NEW YORK: A US stock market that has weathered trade wars, weak corporate earnings, and now a US-Iran conflict to continually hit record highs faces a new obstacle: The 2020 US election season.
Investors are bracing for more volatility as soon as early February when Democratic voters in Iowa and New Hampshire launched the primary season. Clues about which candidates will have momentum heading into next month will emerge on Tuesday, when the Democratic Party holds its next presidential debate.
Stocks could retreat if a progressive candidate scores a few early victories or if seemingly more market-friendly moderates, such as former Vice President Joe Biden, fail to register much support.
The market may face political uncertainty for months if it takes a long time to select the Democratic candidate, who would then face a hard-fought race against President Donald Trump before the November election.
“Investors could potentially sit on the sidelines waiting for more clarity around the election,” said Michael Arone, chief investment strategist at State Street Global Advisors in Boston.
“It wouldn’t surprise me, especially coming off what has been a very solid year in markets, for investors to kind of take a wait-and-see approach,” Arone added.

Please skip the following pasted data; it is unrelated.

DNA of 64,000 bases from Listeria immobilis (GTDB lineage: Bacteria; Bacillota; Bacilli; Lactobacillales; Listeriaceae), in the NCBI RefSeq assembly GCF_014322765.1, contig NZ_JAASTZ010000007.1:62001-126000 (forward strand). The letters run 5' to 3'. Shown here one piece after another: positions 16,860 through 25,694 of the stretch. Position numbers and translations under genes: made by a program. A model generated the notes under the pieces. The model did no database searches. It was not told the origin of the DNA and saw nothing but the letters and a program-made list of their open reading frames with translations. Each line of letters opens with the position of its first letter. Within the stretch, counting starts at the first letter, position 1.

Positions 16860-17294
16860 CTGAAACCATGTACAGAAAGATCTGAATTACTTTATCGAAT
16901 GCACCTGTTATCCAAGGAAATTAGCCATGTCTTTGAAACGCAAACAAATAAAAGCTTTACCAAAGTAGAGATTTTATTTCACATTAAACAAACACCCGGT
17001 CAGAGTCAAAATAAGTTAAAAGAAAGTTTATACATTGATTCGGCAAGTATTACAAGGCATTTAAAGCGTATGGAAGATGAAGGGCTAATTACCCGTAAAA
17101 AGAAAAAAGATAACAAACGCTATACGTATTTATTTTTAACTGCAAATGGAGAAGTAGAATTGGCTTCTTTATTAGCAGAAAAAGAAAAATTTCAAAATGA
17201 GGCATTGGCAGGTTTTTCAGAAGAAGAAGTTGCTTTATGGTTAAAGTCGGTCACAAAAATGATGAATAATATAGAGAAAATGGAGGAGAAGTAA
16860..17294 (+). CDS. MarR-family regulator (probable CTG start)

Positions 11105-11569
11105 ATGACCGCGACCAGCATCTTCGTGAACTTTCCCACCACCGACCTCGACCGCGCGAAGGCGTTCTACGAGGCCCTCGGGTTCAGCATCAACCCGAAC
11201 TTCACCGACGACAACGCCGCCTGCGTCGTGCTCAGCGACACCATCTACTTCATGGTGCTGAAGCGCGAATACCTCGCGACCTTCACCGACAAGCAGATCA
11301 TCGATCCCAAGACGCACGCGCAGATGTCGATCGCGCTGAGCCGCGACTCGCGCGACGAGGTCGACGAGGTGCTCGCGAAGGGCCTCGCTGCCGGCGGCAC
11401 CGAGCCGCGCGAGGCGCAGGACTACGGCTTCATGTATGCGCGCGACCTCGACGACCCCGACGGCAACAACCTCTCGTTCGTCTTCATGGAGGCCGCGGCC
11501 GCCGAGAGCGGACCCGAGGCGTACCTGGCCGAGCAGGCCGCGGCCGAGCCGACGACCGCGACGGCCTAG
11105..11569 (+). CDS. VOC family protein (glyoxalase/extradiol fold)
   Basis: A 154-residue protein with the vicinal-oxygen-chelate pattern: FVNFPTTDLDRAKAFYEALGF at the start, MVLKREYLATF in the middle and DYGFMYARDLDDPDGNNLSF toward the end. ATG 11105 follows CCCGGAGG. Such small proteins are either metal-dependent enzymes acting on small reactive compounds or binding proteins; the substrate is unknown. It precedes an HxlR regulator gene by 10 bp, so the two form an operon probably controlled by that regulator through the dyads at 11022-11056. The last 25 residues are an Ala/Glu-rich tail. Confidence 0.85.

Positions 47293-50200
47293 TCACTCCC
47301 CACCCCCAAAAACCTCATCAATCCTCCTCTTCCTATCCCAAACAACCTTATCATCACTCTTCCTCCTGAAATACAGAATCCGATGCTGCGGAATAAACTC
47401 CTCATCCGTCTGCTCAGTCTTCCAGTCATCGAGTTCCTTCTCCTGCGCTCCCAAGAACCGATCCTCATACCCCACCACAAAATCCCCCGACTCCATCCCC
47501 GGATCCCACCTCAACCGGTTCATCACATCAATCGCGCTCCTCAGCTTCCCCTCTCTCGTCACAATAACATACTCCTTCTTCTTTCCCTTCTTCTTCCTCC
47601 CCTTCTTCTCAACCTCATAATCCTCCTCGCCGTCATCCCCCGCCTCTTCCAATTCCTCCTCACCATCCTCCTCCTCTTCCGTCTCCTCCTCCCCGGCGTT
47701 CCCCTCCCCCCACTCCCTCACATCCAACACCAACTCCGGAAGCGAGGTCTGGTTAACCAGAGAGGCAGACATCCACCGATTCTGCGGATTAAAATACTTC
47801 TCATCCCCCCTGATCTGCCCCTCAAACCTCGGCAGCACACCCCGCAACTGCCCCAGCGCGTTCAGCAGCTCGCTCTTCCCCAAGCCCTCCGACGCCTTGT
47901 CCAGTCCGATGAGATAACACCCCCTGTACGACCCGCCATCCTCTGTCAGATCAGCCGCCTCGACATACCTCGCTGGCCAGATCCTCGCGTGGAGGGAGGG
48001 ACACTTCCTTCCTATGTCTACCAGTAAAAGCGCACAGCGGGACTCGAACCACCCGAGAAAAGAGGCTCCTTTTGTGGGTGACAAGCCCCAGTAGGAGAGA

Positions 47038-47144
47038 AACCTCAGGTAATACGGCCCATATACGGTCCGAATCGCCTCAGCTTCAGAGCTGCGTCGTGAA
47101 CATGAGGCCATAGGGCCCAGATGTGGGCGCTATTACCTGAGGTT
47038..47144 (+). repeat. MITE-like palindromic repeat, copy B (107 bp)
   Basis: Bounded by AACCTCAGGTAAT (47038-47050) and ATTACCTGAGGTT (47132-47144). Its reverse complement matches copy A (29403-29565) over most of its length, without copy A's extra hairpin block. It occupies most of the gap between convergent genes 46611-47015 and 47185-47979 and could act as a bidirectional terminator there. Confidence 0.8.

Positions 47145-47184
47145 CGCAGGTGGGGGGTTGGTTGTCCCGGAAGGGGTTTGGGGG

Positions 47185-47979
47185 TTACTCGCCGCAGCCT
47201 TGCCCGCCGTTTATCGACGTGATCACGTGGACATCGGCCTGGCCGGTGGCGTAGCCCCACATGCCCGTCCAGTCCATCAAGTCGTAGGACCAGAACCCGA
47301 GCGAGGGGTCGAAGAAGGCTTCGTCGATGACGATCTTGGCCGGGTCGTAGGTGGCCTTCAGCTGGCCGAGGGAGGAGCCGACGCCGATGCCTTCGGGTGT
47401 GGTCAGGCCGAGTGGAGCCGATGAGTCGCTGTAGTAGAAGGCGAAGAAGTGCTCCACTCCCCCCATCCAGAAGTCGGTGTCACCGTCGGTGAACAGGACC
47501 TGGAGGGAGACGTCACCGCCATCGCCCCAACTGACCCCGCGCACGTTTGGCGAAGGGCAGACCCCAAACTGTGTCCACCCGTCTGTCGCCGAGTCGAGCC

After gaining about 29 per cent in 2019, the benchmark S&P 500 has kept pushing higher, minting fresh record highs on Thursday, as US-Iran tensions appeared to have abated for now. Some investors still believe Wall Street is ripe for a pullback.
“The domestic calendar for the primary season is going to be a source of volatility,” said Alicia Levine, chief strategist at BNY Mellon Investment Management.
“I think the market will use it as an excuse to come in a little bit and take some heat out of the market and take some of the froth out of the market, depending on some of these outcomes.”
Levine called the elections a “sleeper issue” because stocks are pricing in a market-friendly outcome.
Investors said they are weighing scenarios that would be relatively favourable for stocks overall. These include Trump’s re-election and victory by a seemingly moderate Democratic candidate such as Biden or former New York City Mayor Michael Bloomberg.